30 Jan 2009

My 'de-reservations' about the Reservation

An ELian view

The memories of anti-reservation protests haven't faded yet. We might have stopped talking about it as there are other issues to discuss about but to think the matter is over is too naive a view. Say, one fine morning Government decides to introduce reservation for religious minorities or any other disadvantaged group for that matter, the agenda will be back in limelight. There will be angry protests by the sections being negatively affected by this policy of positive discrimination, then there will be protests against the aforesaid protests by the sections being covered in the ambit of the new policy and there will be every possibility of these antagonist protests taking an ugly turn.

Meanwhile the media will have a field day. Everyone from a rickshaw-wala to a business tycoon will be seen pouring out their staggered and half baked views on the tube. Some looser might decide to light himself on fire to show his devotion to either cause. The scenes will be bad, the time will be bad. However, as it always happens, the present will become the past and the past is best forgotten to prepare for the future. We tend to make this mistake believing that future will bring something new, never realizing that clues of the future lie in the past itself.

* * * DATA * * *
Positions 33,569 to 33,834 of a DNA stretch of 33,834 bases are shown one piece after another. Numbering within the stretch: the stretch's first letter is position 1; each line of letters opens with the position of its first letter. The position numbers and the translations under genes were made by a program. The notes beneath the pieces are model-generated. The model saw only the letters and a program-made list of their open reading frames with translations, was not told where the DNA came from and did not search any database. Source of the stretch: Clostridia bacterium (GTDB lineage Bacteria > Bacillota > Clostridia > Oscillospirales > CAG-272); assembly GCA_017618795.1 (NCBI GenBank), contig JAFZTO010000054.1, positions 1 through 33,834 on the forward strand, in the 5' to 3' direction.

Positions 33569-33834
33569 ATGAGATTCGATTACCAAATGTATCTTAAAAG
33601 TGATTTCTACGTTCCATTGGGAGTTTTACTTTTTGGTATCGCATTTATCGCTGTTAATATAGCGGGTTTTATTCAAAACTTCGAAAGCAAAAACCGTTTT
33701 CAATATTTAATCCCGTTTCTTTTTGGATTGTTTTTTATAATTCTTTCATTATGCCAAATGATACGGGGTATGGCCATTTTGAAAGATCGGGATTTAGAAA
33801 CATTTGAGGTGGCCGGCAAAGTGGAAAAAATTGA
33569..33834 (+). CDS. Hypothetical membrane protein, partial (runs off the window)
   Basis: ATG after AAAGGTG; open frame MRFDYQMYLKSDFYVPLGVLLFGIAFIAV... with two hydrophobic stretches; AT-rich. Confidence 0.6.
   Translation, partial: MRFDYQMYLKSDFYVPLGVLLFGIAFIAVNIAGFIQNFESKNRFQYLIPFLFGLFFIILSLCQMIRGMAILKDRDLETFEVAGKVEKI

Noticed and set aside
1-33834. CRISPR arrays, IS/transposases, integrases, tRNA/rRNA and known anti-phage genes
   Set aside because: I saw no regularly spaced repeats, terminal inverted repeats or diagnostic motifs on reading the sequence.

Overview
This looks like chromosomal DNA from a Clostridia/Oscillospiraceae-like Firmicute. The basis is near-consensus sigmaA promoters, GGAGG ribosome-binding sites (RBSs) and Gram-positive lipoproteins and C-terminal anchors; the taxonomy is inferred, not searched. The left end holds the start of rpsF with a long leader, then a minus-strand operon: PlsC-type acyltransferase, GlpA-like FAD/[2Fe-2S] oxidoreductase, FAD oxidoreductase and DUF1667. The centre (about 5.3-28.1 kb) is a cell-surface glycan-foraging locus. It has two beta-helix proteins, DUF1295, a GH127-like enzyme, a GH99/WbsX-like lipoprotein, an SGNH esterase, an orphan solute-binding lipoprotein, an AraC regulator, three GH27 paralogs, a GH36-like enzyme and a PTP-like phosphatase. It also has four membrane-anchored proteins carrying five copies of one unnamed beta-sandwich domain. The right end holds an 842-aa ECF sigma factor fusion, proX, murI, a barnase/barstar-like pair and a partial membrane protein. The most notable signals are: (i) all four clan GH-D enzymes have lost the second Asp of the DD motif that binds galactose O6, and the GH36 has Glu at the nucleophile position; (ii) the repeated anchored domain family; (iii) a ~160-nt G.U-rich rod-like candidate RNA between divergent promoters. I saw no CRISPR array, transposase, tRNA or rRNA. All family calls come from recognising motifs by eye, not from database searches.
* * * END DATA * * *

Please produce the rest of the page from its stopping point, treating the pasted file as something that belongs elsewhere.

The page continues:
I remember taking part in an anti-reservation rally back in 2006. How angry I was, how cheated I felt and now I realise how narrow my view was. It's not that now I am in perfect consonance with this variant of Affirmative Action but certainly now, I am able to see it as an essential tactic in the larger national strategy of achieving redistributive justice. However, the problem arises when it becomes 'an end in itself'. The policy makers at the high echelons forget the other tactical policy initiatives and hence everything gets eclipsed by the reservation policy.

Talking of reservation in educational institutes, it may be a strong pillar of affirmative action but foundation of such an affirmative action lies in universal reach of effective primary and secondary education. However, as the latter reaps fruits only in a long term, its sincere implementation gets neglected by the political class for whom quick returns matter the most to maintain their parliamentary strength. What can be a better option for them than the reservation policy! Hence, 'displacement of goals' takes place as reservation policy becomes a means to satisfy a different end altogether, i.e., amassing votes at the elections. Vote-bank politics leads to innovations to include more and more sections of the society within the reservation ambit rather than clipping down the list.